* Invokes the method with the given name and arguments. 
	 DynamicInvokeResult tryInvokeMethod(String name, Object... arguments); 

You can see that the methodmissing here is mainly to return a MethodAccess when the method cannot be found. In MethodAccess, you can judge whether it exists and execute the method dynamically.

Next, let's look at the implementation class DefaultDependencyHandler of DependencyHandler. This class implements the MethodMixIn interface and returns a DynamicAddDependencyMethods object.

public DefaultDependencyHandler(...) { 
	this.dynamicMethods = new DynamicAddDependencyMethods(configurationContainer, new DefaultDependencyHandler.DirectDependencyAdder()); 
public MethodAccess getAdditionalMethods() { 
	return this.dynamicMethods; 

So it actually returns a dynamic adddependencymethods to judge. Then there is no doubt that we should judge and execute specific methods in this class. Next, let's look at how it is handled in this class.

DynamicAddDependencyMethods(ConfigurationContainer configurationContainer, DynamicAddDependencyMethods.DependencyAdder dependencyAdder) { 
	this.configurationContainer = configurationContainer; 
	this.dependencyAdder = dependencyAdder; 

public boolean hasMethod(String name, Object... arguments) { 
	return arguments.length != 0 && this.configurationContainer.findByName(name) != null; 

public DynamicInvokeResult tryInvokeMethod(String name, Object... arguments) { 
	if (arguments.length == 0) { 
		return DynamicInvokeResult.notFound(); 
	} else { 
		Configuration configuration = (Configuration)this.configurationContainer.findByName(name);
		if (configuration == null) { 
			return DynamicInvokeResult.notFound(); 
		} else { 
			List<?> normalizedArgs = CollectionUtils.flattenCollections(arguments); 
			if (normalizedArgs.size() == 2 && normalizedArgs.get(1) instanceof Closure) { 
				return DynamicInvokeResult.found(this.dependencyAdder.add(configuration, normalizedArgs.get(0), (Closure)normalizedArgs.get(1))); 
				} else if (normalizedArgs.size() == 1) { 
				return DynamicInvokeResult.found(this.dependencyAdder.add(configuration, normalizedArgs.get(0), (Closure)null)); 
				} else { 
					Iterator var5 = normalizedArgs.iterator(); 
					while(var5.hasNext()) {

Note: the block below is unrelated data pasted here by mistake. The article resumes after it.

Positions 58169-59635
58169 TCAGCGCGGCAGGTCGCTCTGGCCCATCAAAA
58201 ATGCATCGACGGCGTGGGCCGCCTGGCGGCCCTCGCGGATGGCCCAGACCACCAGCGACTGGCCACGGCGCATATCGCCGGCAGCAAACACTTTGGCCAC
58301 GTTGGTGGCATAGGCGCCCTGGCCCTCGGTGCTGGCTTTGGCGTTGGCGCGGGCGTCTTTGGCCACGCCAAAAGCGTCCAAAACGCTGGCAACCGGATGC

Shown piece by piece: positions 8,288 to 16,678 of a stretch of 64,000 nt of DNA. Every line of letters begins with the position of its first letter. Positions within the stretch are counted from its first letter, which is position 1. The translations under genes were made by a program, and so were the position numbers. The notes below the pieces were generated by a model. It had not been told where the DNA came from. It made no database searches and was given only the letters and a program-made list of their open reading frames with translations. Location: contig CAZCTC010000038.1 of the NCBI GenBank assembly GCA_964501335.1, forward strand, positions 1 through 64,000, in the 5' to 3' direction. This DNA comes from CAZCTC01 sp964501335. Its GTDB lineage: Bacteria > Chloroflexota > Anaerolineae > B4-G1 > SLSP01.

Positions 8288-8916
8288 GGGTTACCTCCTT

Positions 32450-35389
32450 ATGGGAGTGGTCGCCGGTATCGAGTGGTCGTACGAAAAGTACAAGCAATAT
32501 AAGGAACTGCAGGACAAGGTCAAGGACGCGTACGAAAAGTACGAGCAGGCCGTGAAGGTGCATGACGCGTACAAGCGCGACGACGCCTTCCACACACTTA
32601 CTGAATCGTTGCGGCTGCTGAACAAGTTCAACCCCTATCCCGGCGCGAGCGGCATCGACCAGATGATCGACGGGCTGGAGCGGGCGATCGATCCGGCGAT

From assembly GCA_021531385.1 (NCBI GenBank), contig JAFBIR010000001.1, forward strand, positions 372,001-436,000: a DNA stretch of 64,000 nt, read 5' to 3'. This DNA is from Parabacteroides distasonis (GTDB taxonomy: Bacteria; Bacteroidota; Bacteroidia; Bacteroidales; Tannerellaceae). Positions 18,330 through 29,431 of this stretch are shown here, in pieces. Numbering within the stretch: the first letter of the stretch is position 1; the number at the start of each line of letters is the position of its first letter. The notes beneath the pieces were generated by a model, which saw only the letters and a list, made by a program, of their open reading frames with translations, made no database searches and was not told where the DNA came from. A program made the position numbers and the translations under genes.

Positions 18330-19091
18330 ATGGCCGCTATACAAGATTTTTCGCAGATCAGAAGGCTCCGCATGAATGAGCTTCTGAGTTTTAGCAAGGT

Object arg =; 
						this.dependencyAdder.add(configuration, arg, (Closure)null); 
					return DynamicInvokeResult.found(); 

You can see two key points of this class:
1. Judge whether Configuration exists: judge whether this method exists through the externally passed in ConfigurationContainer** In this way, we can think that this ConfigurationContainer must be imported by each platform Plugin, and must be defined before it can be used** For example, android adds implementation, api and so on. If you want to check the initialization and Configuration of Configuration in gradle source code, you can check the class VariantDependencies.

2. Execution method: the real execution method will be judged according to the parameters, such as the reference form of a common parameter and the form of a parameter + a closure, such as

compile('com.zhyea:ar4j:1.0') { 
	exclude module: 'cglib' //by artifact name 

This type of reference. When this reference method (hereinafter referred to as Configuration) is found in the ConfigurationContainer, a DynamicInvokeResult will be returned. We'll look at the specific functions of this class later. We'll look at them first. They all made one

this.dependencyAdder.add(configuration, arg, (Closure)null);

What does this operation do? If we continue to follow, we will find that the doAdd method of DefaultDependencyHandler is actually called.

private class DirectDependencyAdder implements DependencyAdder<Dependency> { 
	private DirectDependencyAdder() { 
	public Dependency add(Configuration configuration, Object dependencyNotation, @Nullable Closure configureAction) { 
		return DefaultDependencyHandler.this.doAdd(configuration, dependencyNotation, configureAction); 

private Dependency doAdd(Configuration configuration, Object dependencyNotation, Closure configureClosure) { 
	if (dependencyNotation instanceof Configuration) { 
		Configuration other = (Configuration)dependencyNotation; 
		if (!this.configurationContainer.contains(other)) { 
			throw new UnsupportedOperationException("Currently you can only declare dependencies on configurations from the same project."); 
		} else { 
			configuration.extendsFrom(new Configuration[]{
			return null; 
	} else { 
		Dependency dependency = this.create(dependencyNotation, configureClosure); 
		return dependency; 

As you can see, we will first judge whether the dependencyNotation is configuration. If it exists, let the current configuration inherit the dependencyNotation, that is, all dependencies added to the dependencyNotation will be added to the configuration.

Some friends here may wonder why they have to judge dependency notification? This is mainly to deal with nesting. For example, reference of implementation project(path: 'projectA', configuration: 'configuration'). If you are interested, please check the collectionutils Flattencollections (arguments) method.